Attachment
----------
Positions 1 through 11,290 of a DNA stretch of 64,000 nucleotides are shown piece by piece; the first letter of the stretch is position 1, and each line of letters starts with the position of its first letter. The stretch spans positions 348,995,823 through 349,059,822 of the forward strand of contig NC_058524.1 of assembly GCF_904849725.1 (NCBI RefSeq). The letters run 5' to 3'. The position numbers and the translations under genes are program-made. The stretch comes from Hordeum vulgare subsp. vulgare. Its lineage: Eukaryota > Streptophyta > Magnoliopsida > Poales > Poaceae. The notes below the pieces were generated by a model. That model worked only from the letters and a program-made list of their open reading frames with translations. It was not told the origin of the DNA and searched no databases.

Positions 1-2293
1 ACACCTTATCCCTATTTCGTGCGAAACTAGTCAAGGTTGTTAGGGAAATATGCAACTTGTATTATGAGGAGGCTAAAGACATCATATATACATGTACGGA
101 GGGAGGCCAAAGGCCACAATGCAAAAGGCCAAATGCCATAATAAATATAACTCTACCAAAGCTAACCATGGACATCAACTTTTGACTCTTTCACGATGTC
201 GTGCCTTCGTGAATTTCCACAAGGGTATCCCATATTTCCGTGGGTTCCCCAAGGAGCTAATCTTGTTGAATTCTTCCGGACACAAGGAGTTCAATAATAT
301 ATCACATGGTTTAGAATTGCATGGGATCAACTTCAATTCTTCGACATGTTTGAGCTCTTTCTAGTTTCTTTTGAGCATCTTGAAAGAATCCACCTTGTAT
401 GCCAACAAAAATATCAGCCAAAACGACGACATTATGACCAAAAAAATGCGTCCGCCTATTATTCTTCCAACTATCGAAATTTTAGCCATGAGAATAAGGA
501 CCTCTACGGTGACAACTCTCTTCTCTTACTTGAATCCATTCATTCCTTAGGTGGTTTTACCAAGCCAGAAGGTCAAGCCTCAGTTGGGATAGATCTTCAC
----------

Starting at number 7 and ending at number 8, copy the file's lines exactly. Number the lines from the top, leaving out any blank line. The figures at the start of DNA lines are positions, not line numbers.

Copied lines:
401 GCCAACAAAAATATCAGCCAAAACGACGACATTATGACCAAAAAAATGCGTCCGCCTATTATTCTTCCAACTATCGAAATTTTAGCCATGAGAATAAGGA
501 CCTCTACGGTGACAACTCTCTTCTCTTACTTGAATCCATTCATTCCTTAGGTGGTTTTACCAAGCCAGAAGGTCAAGCCTCAGTTGGGATAGATCTTCAC